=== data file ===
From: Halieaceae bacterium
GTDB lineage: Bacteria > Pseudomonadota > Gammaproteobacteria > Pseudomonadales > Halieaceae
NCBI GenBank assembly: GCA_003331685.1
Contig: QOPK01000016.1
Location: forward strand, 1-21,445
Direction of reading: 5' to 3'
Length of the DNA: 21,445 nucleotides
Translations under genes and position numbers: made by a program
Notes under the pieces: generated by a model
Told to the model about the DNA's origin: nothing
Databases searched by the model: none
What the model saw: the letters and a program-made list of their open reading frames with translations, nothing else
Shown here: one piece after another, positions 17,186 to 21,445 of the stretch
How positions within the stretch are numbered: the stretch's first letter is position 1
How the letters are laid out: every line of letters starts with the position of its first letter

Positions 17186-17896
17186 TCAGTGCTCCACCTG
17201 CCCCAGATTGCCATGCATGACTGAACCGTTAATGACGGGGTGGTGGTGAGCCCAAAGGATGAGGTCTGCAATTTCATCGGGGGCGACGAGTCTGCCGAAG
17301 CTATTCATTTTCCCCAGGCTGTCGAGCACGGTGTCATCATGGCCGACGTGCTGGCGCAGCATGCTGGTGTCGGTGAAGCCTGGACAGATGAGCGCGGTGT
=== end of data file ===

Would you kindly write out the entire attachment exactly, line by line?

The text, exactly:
From: Halieaceae bacterium
GTDB lineage: Bacteria > Pseudomonadota > Gammaproteobacteria > Pseudomonadales > Halieaceae
NCBI GenBank assembly: GCA_003331685.1
Contig: QOPK01000016.1
Location: forward strand, 1-21,445
Direction of reading: 5' to 3'
Length of the DNA: 21,445 nucleotides
Translations under genes and position numbers: made by a program
Notes under the pieces: generated by a model
Told to the model about the DNA's origin: nothing
Databases searched by the model: none
What the model saw: the letters and a program-made list of their open reading frames with translations, nothing else
Shown here: one piece after another, positions 17,186 to 21,445 of the stretch
How positions within the stretch are numbered: the stretch's first letter is position 1
How the letters are laid out: every line of letters starts with the position of its first letter

Positions 17186-17896
17186 TCAGTGCTCCACCTG
17201 CCCCAGATTGCCATGCATGACTGAACCGTTAATGACGGGGTGGTGGTGAGCCCAAAGGATGAGGTCTGCAATTTCATCGGGGGCGACGAGTCTGCCGAAG
17301 CTATTCATTTTCCCCAGGCTGTCGAGCACGGTGTCATCATGGCCGACGTGCTGGCGCAGCATGCTGGTGTCGGTGAAGCCTGGACAGATGAGCGCGGTGT